It is a still further object to provide an electronic coin validator circuit in which provision is made for controlling a gate to make it impossible for a validated coin to be recovered by the user from the coin chute.
It is also an object of the invention to provide an electronic coin validator of a more efficacious general use.
A preferred embodiment of a coin validator of the invention will now be described with reference to the accompanying drawings in which:
FIG. 1 is a perspective view of a coin chute for use in the embodiment;
FIG. 2a and 2b is a circuit diagram of the circuit employed in the embodiment; and
FIG. 3 is a side view of an alternative coin chute for use in the embodiment.
The circuit of the embodiment is for use with coin-actuated apparatus comprising the coin chute 1 (FIG. 1) into which the user of the apparatus inserts the necessary coin or coins, and is adapted to validate any one of three denominations of coin, for instance, the nickel (5 cents), dime (10 cents) and quarter (25 cents)denominations of U.S. currency. The apparatus also comprises a coin gate 2 which, on validation of a coin, opens to permit the coin to fall to the coin vault (not shown) of the apparatus, or which, in the event that the coin is not validated, remains closed to cause the coin to pass on to a rejection channel 3 for return to the user.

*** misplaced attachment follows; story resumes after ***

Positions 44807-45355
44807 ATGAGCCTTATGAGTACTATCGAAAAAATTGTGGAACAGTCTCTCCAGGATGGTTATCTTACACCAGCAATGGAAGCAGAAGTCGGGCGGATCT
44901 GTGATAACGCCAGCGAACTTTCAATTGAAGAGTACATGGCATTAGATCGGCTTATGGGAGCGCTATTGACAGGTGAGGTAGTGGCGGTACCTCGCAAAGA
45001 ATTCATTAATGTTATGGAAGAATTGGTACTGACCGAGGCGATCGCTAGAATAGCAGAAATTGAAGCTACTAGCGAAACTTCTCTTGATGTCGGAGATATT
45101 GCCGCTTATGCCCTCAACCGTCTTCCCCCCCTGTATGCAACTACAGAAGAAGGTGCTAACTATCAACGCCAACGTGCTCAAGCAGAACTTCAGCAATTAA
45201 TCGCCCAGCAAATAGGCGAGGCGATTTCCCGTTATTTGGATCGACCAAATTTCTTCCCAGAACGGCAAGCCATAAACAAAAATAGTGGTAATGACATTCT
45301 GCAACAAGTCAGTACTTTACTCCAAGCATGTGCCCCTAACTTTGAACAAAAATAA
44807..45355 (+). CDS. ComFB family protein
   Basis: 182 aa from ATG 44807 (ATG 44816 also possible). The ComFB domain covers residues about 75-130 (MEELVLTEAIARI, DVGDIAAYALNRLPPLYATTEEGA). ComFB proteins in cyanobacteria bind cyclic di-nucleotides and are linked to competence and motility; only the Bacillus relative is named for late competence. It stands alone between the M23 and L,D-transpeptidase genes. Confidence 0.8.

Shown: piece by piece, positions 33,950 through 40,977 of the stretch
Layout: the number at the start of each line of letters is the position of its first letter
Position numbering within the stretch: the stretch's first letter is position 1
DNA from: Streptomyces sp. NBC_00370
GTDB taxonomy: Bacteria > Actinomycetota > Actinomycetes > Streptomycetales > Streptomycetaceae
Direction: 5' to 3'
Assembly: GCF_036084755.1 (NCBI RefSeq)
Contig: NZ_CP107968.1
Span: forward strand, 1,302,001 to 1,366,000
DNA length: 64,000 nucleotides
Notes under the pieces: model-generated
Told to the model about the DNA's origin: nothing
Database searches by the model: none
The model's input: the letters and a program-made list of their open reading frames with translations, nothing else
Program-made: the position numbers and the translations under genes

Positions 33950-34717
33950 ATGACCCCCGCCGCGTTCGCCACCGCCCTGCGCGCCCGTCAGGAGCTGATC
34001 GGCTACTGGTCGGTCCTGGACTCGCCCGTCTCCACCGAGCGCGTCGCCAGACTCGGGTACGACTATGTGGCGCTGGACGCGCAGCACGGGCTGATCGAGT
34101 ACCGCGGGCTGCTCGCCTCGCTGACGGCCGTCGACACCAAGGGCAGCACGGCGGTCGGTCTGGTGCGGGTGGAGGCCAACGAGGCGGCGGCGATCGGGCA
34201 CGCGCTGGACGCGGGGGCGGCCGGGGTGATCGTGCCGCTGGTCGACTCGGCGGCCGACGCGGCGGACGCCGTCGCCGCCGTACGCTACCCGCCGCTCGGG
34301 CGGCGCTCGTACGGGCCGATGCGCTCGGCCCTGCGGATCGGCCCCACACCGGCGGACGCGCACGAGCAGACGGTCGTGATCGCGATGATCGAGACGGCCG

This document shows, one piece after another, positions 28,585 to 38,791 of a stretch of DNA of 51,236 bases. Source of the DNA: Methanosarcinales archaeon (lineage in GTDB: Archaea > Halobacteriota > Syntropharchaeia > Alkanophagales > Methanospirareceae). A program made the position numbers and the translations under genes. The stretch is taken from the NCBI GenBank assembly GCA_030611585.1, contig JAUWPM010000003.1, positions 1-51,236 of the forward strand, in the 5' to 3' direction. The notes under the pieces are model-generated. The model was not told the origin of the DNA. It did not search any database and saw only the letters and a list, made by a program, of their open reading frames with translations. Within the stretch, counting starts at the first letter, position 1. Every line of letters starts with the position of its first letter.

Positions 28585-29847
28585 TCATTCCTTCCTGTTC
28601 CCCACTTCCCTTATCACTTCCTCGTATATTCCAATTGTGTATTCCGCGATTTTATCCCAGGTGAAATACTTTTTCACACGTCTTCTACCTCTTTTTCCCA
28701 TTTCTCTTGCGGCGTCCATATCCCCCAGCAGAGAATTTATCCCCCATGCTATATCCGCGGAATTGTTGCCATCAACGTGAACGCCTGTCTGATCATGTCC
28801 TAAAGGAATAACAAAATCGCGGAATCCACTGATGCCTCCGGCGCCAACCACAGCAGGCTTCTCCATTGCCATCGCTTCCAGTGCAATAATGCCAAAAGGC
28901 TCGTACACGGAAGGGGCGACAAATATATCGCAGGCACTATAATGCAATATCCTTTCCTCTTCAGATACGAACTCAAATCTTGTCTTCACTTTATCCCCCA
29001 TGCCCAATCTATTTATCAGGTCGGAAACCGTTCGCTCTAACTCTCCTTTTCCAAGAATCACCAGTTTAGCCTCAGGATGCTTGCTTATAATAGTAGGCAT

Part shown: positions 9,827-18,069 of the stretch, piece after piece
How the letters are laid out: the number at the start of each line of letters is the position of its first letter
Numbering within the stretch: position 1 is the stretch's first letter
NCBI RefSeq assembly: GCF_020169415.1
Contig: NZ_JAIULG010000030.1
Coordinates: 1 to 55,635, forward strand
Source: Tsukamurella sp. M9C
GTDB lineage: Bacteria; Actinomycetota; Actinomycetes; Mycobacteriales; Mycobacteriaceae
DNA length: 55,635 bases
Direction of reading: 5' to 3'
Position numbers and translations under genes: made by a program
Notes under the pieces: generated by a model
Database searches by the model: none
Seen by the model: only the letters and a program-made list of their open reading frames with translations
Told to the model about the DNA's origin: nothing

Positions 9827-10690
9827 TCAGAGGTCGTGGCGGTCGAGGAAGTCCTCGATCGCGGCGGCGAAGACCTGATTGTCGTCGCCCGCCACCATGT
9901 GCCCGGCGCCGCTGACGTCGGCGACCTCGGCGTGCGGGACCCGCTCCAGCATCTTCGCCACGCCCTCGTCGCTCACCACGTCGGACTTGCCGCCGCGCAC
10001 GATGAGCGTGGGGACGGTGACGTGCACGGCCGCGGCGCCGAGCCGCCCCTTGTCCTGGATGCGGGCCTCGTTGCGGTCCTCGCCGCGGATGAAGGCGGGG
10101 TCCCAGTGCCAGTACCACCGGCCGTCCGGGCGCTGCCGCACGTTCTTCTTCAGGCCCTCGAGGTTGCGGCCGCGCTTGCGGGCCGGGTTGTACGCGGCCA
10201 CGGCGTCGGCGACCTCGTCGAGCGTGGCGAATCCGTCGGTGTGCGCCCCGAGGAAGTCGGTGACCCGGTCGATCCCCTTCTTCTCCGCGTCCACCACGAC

The circuit comprises a coin sensing transformer the windings of which are located in or by the coin chute so that as the coin, in passing down the chute, passes the transformer windings, it reduces the transfer of energy between the primary and the secondary of the windings.